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I need an alternative to black hard anodize on 2024 aluminum
January 22, 2013
Q. We are a precision machine shop. Our customer manufactures blood centrifuge equipment. Because of the high G forces involved they have chosen to use 2024 aluminum forgings. The plating requirement is for .002" hard anodize dyed black and nickel acetate sealed. Out of the 4 key platers we use 3 have either burned parts or pitted them. I know it is very difficult to plate but we cannot afford to lose any due to the amount of time and material we have invested in the part. I want to discuss plating alternatives with our customer and would appreciate your professional feedback and suggestions. Coating thickness is critical so the print dimensions will not have to be modified.
I am looking for a coating thickness of .001" with excellent adhesion and moderate lubricity. There is also the factor of distortion of the material at high G forces. The coating cannot crack or peel. I am considering TFE Electroless Nickel as one alternative. What about an epoxy paint or some sort of powder coat. Can powder coat thickness be controlled to that extent? For security reasons I cannot attach a photograph.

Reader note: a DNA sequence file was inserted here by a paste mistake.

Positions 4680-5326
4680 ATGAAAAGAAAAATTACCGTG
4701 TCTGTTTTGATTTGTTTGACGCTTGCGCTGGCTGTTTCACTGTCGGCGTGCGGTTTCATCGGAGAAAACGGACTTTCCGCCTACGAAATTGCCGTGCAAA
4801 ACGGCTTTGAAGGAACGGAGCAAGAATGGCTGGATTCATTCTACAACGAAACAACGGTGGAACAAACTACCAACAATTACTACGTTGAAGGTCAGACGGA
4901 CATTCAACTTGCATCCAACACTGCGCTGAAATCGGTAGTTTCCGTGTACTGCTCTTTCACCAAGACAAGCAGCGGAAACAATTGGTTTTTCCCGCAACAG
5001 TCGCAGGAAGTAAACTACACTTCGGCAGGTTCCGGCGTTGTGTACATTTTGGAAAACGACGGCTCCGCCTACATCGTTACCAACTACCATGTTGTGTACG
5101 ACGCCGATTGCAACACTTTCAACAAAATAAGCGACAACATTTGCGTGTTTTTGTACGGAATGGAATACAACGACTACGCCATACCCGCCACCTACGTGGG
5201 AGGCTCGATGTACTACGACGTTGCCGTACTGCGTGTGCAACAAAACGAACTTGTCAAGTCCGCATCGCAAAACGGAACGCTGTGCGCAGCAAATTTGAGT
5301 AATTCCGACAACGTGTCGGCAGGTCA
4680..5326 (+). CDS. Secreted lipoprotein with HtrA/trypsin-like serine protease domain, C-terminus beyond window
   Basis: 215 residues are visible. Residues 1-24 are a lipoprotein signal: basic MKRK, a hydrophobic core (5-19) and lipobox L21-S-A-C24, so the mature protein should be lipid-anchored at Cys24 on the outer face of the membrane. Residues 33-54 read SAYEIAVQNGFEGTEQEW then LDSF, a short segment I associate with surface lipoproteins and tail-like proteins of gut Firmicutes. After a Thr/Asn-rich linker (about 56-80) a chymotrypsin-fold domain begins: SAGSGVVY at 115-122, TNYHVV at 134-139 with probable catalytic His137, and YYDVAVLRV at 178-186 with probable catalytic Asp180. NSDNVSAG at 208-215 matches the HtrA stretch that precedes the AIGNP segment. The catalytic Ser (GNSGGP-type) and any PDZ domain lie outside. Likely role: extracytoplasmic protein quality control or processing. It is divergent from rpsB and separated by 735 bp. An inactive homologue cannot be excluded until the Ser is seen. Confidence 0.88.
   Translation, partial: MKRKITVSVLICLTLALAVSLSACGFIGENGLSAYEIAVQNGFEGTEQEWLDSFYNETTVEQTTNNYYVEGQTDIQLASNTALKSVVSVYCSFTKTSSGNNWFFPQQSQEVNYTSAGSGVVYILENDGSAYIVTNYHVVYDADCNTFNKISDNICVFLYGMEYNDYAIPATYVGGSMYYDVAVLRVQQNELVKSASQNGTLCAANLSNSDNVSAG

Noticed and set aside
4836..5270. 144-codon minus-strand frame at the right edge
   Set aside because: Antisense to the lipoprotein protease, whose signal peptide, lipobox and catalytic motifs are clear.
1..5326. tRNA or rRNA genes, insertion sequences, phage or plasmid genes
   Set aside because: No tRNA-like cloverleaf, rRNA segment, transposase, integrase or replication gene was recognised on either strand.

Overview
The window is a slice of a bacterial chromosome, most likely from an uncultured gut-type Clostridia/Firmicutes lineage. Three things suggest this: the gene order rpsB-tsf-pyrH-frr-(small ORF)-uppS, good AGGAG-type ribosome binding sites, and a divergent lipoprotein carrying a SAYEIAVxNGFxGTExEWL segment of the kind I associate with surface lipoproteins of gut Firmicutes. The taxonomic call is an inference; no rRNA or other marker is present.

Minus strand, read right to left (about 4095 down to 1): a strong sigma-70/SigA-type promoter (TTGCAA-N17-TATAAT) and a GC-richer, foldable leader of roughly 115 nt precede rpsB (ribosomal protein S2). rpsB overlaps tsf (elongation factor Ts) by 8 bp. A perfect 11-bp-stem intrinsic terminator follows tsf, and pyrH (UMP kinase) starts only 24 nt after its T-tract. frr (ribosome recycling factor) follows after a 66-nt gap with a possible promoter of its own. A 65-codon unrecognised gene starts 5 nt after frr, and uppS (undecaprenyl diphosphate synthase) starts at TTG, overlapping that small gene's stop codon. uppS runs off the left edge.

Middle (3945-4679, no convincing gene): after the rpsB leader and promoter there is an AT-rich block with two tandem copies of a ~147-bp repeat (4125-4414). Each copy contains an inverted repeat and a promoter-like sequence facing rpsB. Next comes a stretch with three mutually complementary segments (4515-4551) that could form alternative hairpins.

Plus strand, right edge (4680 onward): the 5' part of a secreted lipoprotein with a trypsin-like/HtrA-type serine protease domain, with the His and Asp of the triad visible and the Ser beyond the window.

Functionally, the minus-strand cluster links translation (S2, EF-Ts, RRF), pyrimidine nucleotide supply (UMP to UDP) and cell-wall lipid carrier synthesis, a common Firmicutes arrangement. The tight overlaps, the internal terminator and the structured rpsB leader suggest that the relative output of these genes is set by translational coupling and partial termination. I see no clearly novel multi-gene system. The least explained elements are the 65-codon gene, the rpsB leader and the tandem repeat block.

Quality Manager - Auburn, California, USA
A. Hi. The electroless nickel plating with TFE sounds reasonable to me. Another alternative would be black e-coating; I'm sure it can be done with polyester e-coat, and I think epoxy e-coat is feasible as well. Good luck.
Ted Mooney, P.E.
Striving to live Aloha
finishing.com - Pine Beach, New Jersey
February 5, 2013
A. We have had good luck with hardcoating using some Clariant additives that allow you to hardcoat at elevated temperature without burning and provide a smoother surface RMA finish on the parts being processed. In fact we just took over a job where other people were burning/pitting some A356 alloy with conventional hardcoat. See if any of your local sources can provide that service. "It can be done!".
It may be worth noting that our line is of the "manual" variety where our trained people are continuously monitoring the process. A lot of times people lean too hard on the caustic etch and the surface finish is destroyed before it even hits the anodize bath.
It might be easier to work this angle than try to re-invent the wheel especially for a medical type application!
- Bridgman, Michigan USA